This is the story of the Great Trek.

—Bill Fawcett

The Mrem Go West



And the demons held fast to the Lowlands. Brother fought brother. Yet He saw their plight and spoke to Her that was the land.

“Give back to the grasping sea that which you have taken,” Aedonniss asked. “For from that hot land they will enslave the true people.”

“This will lessen me, so you as well,” the goddess of the earth protested.

“So it must then,” the sky god spoke. “Many will be lost, but more will be saved. Better we are less, than every dame and kit a slave.”

And so it was that with a trickle, then torrent, and finally as a great tide Assirra willfully sacrificed much of her domain to the sea.

—The Book of Mrem, verse seven

antan Taggah stared north across the arms of the sea—the New Water, the Clan of the Claw called it. His lips narrowed, so that the tips—well, more than the tips—of his fangs showed. Like the rest of his clansmates, the talonmaster called the New Water other things, too: things as foul as he could think of. An angry growl rumbled, down deep in his throat. The New Water was much too likely to mean death, not only for him but for all the Clan of the Claw, which meant for all the Mrem trapped south of it.

A fly landed on the tuft atop one of his upstanding ears. The ear twitched, but the fly didn’t leave. He scratched his ear, shooting just the tips of his claws from their sheaths. The fly buzzed away. His ear twitched again, as if reminding it not to come back.

High above the salt-smelling water, a sea bird circled, hunting. No, not a bird: the long, drooping tail said it was a flying Liskash. The leatherwing folded its wings and plummeted, striking the sea like a spearpoint. A moment later, it flew off again, a fish writhing in its toothy jaws.

Where one hunter had luck, others might hope for more. That was a rule everywhere and for everything and everyone: leatherwings and birds, mammals and meat-eating Liskash, Liskash nobles and Mrem. A second flyer dove at the water, visions of a full belly doubtless dancing in its narrow skull.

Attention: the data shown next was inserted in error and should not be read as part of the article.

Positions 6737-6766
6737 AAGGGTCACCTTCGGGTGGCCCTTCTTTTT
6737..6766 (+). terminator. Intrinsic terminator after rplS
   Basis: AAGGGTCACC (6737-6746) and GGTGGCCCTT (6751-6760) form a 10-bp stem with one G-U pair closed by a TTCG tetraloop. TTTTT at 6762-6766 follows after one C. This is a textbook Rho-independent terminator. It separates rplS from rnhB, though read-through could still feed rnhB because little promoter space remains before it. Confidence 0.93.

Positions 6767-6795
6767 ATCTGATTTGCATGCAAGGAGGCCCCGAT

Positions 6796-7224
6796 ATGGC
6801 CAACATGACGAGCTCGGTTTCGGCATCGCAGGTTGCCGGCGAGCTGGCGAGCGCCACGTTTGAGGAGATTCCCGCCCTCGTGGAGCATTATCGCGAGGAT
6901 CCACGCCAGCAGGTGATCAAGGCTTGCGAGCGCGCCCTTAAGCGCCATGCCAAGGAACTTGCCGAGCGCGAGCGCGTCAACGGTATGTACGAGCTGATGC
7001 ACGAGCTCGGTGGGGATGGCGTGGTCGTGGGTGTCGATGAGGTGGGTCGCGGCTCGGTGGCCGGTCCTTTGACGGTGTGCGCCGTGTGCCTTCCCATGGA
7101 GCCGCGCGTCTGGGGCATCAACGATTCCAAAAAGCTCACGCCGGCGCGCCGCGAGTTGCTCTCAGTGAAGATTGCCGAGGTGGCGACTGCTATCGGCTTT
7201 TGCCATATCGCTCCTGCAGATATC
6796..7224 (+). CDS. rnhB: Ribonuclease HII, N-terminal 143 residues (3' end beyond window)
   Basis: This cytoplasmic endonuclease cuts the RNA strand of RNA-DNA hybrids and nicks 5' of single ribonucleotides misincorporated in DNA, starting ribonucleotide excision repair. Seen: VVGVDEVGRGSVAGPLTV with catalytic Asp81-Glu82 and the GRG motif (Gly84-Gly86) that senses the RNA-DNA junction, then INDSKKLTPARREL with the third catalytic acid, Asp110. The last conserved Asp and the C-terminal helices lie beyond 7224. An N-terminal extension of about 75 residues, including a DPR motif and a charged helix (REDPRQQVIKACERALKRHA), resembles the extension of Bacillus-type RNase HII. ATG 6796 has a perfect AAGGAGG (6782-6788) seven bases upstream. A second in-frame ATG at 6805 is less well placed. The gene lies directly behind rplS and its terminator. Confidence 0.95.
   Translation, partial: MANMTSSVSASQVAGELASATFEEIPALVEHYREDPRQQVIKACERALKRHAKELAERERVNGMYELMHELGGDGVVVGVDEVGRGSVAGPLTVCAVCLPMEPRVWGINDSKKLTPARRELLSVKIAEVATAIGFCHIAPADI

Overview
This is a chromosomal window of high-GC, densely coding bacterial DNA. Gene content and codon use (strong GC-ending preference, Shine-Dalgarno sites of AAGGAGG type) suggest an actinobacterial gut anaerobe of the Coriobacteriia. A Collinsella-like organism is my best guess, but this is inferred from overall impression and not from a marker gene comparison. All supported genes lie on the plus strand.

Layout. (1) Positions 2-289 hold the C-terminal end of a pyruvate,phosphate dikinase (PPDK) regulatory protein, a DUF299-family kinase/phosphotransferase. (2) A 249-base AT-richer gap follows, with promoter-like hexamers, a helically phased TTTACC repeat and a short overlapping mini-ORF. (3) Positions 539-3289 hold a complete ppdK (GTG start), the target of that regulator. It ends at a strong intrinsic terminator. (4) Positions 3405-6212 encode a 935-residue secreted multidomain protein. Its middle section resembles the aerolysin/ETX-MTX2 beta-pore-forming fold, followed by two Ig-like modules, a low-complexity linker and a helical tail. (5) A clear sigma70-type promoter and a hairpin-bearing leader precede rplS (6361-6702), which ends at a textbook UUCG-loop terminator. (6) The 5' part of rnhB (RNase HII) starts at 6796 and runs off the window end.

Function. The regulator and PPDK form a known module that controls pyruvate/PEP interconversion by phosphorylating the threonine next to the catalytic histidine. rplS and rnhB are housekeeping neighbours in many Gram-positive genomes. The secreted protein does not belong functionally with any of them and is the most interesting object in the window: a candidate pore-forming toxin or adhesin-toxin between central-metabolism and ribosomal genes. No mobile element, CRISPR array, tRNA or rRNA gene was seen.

reared up out of the sea to greet it—something far bigger, far fiercer, far toothier. That enormous mouth opened and closed. Rantan Taggah stood too far away to hear the crunch of breaking bones with his body’s ears, but it was sickeningly loud in the ears of his mind. A leatherwing was far from enough to sate something that size, but snacks were always welcome.

“Aedonniss!” Rantan Taggah muttered. “What were you thinking when you made those horrible things?”

The sky god didn’t answer. Rantan Taggah hadn’t expected him to. Aedonniss looked for his folk to take care of themselves and not waste his time. He was a hard god…but then, it was a hard world, and getting harder all the time.

Mrem who’d lived by the Old Water spoke of the savage reptilian monsters in the sea when they came inland to trade or to raid. Like any other inlander, Rantan Taggah listened to the tales. Why not? They were an entertaining way to make time lope by. Just because you listened to a story didn’t mean you had to believe it. He’d discounted most of what the seaside Mrem claimed.

Now, though, he’d had the chance to see the ocean monsters for himself. The really alarming thing was how little the talespinners exaggerated.

He snarled. No, the
alarming thing was that he’d had the chance to see the ocean monsters for himself. He hadn’t gone traveling. On the contrary—the ocean had come to him.

Some few Mrem priestesses and learned males had always claimed the great depression by whose southern edge the Clan of the Claw dwelt was an ancient seabottom. With a great part of the world’s water tied up in sheets of ice, land advanced while the sea retreated. Now the glaciers were melting, shrinking, as if ensorceled; and, as the world warmed, water in the oceans piled higher and deeper.

Piled higher and deeper…and sometimes spilled. For as long as the Mrem could remember (and, surely, for longer than that), the Quaxo Hills to the east had held against the Old Water, held it out of the Hollow Lands. Rantan Taggah, now a male in his prime, had just been coming out of kithood when the Quaxo Hills held no more.